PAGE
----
And as an African-American in the United States, I am painfully aware of the history of what happens when people are treated differently, under the law, and there were all sorts of rationalizations that were provided by the power structure for decades in the United States for segregation and Jim Crow and slavery, and they were wrong.  
So I’m unequivocal on this.  If somebody is a law-abiding citizen who is going about their business, and working in a job, an obeying the traffic signs -- (laughter) -- and doing all the other things that good citizens are supposed to do, and not harming anybody -- the idea that they are going to be treated differently or abused because of who they love is wrong.
And the state does not need to weigh in on religious doctrine.  The state just has to say we’re going to treat everybody equally under the law.  And then everybody else can have their own opinions....
PRESIDENT KENYATTA: ... With regard to the second question, just like President Obama, I think we also need to be able to speak frankly about some of these things.  And the fact of the matter is that Kenya and the United States, we share so many values -- our common love for democracy, entrepreneurship, value for families.  These are things that we share.  But there are some things that we must admit we don’t share -- our culture, our societies don’t accept.  It is very difficult for us to be able to impose on people that which they themselves do not accept.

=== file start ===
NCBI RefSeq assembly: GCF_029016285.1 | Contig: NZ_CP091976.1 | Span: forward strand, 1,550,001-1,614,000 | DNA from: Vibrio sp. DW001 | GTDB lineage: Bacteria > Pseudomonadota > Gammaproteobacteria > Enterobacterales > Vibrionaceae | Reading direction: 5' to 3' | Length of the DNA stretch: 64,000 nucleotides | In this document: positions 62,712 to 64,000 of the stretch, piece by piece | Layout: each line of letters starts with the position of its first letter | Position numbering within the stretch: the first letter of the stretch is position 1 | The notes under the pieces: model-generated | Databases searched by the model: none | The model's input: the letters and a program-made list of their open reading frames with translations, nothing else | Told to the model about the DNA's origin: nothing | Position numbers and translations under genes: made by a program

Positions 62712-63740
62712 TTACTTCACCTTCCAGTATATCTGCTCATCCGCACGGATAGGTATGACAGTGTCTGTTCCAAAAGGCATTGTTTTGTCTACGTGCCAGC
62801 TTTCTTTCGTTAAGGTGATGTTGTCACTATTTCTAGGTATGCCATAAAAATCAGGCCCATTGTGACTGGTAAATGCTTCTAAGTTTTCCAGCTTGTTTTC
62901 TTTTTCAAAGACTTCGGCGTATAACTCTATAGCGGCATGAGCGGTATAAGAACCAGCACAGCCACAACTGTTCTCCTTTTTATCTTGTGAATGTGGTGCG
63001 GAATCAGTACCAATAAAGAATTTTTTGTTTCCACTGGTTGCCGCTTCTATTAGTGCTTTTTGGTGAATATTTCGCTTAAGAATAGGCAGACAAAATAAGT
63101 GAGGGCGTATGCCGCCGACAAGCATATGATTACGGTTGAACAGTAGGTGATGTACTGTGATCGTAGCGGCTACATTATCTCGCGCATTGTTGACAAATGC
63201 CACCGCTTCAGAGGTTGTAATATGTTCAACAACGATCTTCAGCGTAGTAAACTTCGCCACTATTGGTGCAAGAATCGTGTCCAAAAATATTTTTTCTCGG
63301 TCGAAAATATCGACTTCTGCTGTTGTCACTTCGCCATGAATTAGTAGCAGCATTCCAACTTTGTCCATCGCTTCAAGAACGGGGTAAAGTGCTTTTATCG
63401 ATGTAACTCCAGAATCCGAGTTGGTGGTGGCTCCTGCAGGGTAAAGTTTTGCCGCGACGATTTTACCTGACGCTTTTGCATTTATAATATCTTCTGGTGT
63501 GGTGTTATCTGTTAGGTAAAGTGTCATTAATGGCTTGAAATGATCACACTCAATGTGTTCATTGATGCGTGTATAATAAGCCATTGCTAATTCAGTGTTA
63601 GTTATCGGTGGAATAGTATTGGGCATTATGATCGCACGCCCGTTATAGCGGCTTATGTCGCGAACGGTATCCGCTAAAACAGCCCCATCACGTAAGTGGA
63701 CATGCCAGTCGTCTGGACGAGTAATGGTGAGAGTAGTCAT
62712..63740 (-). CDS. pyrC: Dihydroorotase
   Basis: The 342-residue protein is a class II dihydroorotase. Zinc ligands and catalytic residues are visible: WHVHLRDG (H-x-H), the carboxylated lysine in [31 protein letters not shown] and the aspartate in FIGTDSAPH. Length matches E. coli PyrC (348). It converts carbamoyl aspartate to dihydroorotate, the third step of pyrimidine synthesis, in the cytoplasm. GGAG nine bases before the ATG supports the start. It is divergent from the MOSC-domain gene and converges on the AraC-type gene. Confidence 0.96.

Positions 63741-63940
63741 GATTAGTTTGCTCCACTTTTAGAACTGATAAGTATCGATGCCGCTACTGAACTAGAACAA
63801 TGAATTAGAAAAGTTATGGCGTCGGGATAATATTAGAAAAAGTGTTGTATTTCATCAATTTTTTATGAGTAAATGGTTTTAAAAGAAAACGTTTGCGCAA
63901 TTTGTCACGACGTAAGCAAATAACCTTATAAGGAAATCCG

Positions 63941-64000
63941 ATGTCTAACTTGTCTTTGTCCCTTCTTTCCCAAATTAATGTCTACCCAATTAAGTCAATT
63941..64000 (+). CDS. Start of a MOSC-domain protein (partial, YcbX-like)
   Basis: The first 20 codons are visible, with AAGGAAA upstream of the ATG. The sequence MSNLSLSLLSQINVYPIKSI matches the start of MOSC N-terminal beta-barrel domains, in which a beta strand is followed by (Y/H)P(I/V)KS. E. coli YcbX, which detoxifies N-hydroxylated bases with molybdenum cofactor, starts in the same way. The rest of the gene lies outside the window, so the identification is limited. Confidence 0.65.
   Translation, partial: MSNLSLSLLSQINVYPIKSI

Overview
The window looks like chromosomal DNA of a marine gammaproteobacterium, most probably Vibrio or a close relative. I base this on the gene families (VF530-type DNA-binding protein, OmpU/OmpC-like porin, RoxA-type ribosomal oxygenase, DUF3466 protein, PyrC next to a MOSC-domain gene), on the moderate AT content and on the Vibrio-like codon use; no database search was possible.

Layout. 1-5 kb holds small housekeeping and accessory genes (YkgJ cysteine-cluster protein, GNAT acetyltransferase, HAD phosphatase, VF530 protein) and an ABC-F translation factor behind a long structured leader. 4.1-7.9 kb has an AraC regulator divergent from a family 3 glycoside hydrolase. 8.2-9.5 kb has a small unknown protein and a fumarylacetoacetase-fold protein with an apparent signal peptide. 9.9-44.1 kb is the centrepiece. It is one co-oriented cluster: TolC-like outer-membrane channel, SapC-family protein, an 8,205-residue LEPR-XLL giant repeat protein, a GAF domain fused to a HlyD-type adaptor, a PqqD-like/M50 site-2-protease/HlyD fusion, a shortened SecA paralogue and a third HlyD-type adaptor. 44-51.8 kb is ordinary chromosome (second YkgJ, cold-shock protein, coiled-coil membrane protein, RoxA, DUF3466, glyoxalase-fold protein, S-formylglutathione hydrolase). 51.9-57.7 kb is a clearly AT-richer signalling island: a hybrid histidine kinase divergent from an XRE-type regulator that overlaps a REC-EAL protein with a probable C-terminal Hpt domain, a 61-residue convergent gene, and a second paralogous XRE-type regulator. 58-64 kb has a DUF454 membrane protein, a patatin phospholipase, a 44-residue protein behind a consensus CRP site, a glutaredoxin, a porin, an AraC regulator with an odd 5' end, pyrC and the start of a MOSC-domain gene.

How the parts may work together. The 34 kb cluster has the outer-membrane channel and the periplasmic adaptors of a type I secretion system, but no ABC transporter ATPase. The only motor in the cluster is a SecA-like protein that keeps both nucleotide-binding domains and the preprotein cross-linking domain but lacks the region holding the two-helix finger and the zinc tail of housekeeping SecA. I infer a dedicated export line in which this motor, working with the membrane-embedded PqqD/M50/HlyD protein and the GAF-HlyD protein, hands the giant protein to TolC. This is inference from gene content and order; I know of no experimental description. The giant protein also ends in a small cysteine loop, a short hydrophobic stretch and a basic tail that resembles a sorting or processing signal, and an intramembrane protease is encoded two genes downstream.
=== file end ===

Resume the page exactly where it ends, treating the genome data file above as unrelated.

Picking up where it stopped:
This is why I repeatedly say that, for Kenyans today, the issue of gay rights is really a non-issue.  We want to focus on other areas that are day-to-day living for our people:  The health issues that we have discussed with President Obama.  These are critical.  Issues of ensuring inclusivity of women, a huge section of society that is normally left out of the mainstream of economic development.  What we can do in terms of infrastructure; what we can do in terms of education; in terms of our roads; in terms of giving our people power, encouraging entrepreneurship.  These are the key focuses.  
Maybe once, like you have overcome some of these challenges, we can begin to look at new ones.  But as of now, the fact remains that this issue is not really an issue that is on the foremost mind of Kenyans, and that is the fact.
Homosexual acts between men are punishable by 14 years (and in some cases 21 years) in prison in Kenya. (Background.)

$1M Gift To Emory Will Support Expanded Religious Freedom Education

Emory Law School's Center for the Study of Law and Religion announced last week that it has received an anonymous $1 million gift for a 4-year project called "Restoring Religious Freedom: Education, Outreach, and Good Citizenship," The fund will support internships and externships for students, lectures, conferences and  will begin a new series of publications on law and religion practice guidelines.